Grapes of Wrath Comes to Life at Book Talk
By Kathy Garfinkle
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On March 6th members of the Grapes of Wrath leadership team gave the Country Club of Washington Township Women’s Club a dramatic taste of various aspects of this year’s One Book, One Community selection, the Grapes of Wrath.
Mary Lynn Pelican, President of the Women’s Club and on the board of AAUW, welcomed the panel of five representatives of the Grapes of Wrath leadership team.
The five Fremont Branch AAUW women portrayed different aspects of the novel that moved and inspired them.
- Margery Leonard read passages from Chapters 1 and 5 of the book that illustrated how the banks and the new age of mechanization dehumanized people struggling to make a decent living and life for themselves in the depression era of the 1930s.
- Jo Szeto talked about Tom Joad. She was drawn to him as the central figure in the novel. She pointed out that at first he was concerned mainly with himself and his family. But as the novel progresses and he experiences so many unsettling and hurtful events his thoughts turn more to social issues and the depression’s affect on working people.
- I spoke about the emerging strength and power of Ma Joad. I explained that as Pa loses his earning power and strength in the family, Ma begins to emerge as the real power of the family. She fights with all her heart and soul to keep her family from losing heart and falling apart.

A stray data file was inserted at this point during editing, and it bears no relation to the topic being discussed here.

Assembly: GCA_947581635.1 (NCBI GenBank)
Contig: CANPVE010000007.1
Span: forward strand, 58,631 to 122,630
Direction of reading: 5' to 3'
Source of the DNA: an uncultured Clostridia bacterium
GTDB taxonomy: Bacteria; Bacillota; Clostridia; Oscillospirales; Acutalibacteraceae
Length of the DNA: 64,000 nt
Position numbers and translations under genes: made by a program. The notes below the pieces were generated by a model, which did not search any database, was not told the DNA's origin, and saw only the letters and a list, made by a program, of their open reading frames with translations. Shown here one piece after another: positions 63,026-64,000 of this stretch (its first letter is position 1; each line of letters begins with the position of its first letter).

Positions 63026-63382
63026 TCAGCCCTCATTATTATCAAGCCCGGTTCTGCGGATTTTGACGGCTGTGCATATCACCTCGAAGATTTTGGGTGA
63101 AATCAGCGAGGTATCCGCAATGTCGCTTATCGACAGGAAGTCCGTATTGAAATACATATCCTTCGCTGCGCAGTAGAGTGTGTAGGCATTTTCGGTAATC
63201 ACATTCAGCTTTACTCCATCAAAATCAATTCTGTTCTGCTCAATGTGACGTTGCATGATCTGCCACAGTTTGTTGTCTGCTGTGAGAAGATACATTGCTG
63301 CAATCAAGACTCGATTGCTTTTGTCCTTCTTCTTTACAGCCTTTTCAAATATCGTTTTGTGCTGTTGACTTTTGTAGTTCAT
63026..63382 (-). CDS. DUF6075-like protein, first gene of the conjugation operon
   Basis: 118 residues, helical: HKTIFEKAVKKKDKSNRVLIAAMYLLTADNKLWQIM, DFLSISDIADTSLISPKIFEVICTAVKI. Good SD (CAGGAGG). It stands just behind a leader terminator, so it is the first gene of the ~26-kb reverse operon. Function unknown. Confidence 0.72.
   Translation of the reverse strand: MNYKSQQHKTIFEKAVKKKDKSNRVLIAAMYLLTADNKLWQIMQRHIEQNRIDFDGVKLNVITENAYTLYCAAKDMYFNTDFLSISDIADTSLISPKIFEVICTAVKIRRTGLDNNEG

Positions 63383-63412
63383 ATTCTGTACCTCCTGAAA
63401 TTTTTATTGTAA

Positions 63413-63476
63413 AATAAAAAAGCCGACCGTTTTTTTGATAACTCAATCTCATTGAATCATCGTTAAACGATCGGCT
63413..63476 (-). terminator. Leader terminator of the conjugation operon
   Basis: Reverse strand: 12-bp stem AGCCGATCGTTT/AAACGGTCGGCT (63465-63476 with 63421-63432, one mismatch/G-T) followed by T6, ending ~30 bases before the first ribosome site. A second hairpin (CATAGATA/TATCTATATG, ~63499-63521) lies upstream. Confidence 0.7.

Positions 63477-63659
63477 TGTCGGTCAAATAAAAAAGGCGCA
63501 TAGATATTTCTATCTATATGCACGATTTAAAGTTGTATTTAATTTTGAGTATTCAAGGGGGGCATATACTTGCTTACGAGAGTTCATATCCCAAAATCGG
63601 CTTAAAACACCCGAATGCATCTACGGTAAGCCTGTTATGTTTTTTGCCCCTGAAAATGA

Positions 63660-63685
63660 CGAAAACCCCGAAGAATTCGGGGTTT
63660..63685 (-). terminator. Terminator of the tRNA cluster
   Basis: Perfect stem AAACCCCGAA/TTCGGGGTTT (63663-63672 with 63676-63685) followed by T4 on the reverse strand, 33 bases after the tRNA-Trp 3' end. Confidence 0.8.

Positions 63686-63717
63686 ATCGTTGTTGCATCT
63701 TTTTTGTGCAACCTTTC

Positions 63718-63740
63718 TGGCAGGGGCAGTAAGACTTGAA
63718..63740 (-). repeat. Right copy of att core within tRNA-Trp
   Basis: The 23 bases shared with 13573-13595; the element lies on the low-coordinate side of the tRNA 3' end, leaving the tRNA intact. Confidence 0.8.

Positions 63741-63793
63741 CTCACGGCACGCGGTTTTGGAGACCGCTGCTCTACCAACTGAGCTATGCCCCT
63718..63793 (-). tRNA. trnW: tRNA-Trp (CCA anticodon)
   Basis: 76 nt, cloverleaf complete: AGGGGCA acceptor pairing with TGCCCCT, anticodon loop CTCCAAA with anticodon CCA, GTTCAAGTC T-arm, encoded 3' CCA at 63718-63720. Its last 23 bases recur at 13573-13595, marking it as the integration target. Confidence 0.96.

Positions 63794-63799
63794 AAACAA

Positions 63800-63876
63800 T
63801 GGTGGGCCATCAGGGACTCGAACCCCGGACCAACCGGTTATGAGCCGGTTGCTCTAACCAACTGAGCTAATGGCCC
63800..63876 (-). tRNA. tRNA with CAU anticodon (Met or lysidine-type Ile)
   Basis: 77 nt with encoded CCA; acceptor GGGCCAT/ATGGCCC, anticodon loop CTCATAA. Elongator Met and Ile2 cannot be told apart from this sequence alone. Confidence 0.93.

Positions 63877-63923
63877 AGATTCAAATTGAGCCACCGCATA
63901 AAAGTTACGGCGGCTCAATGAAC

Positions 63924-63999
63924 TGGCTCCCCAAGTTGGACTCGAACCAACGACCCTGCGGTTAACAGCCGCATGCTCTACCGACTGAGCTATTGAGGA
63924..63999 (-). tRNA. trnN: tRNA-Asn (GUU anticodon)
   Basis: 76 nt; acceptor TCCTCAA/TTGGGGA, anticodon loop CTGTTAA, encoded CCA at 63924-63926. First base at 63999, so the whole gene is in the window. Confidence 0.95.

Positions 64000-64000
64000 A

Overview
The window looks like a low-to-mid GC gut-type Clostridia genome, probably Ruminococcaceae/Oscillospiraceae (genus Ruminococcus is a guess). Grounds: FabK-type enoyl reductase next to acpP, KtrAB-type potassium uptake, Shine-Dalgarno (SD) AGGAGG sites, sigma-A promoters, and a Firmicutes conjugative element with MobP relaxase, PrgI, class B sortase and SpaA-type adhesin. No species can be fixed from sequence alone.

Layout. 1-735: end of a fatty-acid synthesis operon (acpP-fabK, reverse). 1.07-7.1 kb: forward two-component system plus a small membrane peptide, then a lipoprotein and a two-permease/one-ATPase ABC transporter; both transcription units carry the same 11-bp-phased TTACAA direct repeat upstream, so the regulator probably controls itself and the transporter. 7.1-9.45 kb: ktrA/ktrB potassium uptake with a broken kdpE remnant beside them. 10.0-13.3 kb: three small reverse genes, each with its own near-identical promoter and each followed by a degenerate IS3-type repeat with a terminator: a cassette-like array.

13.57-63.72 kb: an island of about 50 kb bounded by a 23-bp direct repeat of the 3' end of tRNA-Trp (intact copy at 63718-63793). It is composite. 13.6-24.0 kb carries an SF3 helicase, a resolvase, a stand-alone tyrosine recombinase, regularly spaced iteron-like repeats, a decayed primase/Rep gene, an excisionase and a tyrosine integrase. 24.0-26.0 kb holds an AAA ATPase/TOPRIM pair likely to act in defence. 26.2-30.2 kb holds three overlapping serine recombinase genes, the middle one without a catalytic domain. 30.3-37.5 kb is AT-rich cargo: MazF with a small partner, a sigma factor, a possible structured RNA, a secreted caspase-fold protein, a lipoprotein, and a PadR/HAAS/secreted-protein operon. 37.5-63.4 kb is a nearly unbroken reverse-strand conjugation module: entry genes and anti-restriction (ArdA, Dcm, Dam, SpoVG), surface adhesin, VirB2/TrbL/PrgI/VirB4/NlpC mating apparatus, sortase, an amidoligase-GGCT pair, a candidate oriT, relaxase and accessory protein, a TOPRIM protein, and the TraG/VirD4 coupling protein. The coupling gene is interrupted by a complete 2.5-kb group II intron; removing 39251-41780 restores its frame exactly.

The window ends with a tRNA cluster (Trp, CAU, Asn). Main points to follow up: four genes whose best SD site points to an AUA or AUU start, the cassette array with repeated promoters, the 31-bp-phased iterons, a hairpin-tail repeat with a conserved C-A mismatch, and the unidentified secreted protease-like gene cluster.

- Anne MacLeod focused on the preacher Jim Casey. She felt that although Casey was very spiritual, he believes he doesn’t have the calling or the heart to preach anymore. He seems to be searching for his soul but he doesn’t believe in prayer. He does believe in the people and dies fighting for a better life for the migrant workers.
- Joan Caldwell portrayed the character Rose of Sharon. She got into the skin of Rose and dramatized the world through her eyes. The audience felt this character’s innocence and youth, as well as her emerging maturity, in her reading and understanding. Joan also talked about her memory of the depression as a young girl. Her mother would prepare a meal for the family with one tiny piece of meat. Then she remembers her father would invite strangers to join them for dinner. She never understood why he did that until she was older. It was then she understood that these strangers had little or nothing to eat and that her father invited them out of kindness. It was a great lesson in charity for Joan and for us all.
The members of the Country Clubs showed a lively interest in the panel presentation. It was followed by a brief discussion.
We learned that Washington Township women practice charity by donating gift cards to the George Mark Children’s House Wish List. AAUW Fremont Branch was presented with a $50 Honorarium which we elected to donate to the Wish List.
The program ended with conversation, coffee, tea and yummy cheesecake.